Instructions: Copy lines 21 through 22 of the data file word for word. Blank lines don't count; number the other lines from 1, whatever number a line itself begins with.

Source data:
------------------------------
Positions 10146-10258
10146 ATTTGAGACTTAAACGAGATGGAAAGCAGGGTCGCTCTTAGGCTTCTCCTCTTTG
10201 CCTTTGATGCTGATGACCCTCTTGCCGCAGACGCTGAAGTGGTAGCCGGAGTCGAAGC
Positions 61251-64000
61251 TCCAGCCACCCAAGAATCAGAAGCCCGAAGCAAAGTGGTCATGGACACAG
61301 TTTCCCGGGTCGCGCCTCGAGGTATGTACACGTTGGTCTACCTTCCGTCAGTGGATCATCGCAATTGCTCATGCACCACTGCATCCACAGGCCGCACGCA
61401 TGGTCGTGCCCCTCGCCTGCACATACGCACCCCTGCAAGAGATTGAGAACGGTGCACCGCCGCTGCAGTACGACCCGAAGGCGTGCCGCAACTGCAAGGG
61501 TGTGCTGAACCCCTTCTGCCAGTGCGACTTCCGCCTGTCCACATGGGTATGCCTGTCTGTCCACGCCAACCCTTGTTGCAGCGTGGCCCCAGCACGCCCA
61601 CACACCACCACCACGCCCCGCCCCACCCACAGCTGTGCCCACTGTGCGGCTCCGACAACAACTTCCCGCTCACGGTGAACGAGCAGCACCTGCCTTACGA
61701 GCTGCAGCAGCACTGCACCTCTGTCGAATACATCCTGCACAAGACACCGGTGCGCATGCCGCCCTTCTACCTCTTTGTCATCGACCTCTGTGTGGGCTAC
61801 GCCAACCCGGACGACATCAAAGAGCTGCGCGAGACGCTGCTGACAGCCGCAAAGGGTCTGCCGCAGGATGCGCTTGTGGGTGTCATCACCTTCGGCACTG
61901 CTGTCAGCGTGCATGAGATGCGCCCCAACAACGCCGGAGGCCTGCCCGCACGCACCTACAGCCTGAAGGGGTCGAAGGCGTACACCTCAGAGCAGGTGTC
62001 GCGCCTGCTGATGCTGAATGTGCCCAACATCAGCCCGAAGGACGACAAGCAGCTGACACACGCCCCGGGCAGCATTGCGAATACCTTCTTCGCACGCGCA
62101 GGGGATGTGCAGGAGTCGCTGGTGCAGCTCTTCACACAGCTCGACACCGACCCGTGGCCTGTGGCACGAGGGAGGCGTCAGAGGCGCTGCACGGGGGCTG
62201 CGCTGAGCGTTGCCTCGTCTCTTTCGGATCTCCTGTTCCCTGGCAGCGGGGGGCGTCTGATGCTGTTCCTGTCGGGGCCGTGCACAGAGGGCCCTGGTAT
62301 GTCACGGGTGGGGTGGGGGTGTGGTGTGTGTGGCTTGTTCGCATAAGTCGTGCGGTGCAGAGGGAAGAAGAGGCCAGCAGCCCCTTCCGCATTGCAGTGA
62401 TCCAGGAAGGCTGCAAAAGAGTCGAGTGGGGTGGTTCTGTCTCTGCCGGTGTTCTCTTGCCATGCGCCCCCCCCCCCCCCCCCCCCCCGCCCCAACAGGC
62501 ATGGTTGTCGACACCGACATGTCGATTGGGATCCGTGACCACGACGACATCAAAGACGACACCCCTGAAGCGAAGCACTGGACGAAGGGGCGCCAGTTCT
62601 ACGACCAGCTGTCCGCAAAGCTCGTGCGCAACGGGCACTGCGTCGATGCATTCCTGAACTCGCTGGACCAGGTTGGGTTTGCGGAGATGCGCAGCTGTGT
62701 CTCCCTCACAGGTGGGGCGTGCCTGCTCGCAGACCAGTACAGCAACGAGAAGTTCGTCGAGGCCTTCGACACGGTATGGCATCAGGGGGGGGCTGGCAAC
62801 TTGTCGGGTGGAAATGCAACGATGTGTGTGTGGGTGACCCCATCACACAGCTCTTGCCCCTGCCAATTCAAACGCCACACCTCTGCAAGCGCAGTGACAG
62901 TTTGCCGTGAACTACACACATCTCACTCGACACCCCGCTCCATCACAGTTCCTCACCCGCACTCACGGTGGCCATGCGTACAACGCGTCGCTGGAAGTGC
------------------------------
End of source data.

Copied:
62801 TTGTCGGGTGGAAATGCAACGATGTGTGTGTGGGTGACCCCATCACACAGCTCTTGCCCCTGCCAATTCAAACGCCACACCTCTGCAAGCGCAGTGACAG
62901 TTTGCCGTGAACTACACACATCTCACTCGACACCCCGCTCCATCACAGTTCCTCACCCGCACTCACGGTGGCCATGCGTACAACGCGTCGCTGGAAGTGC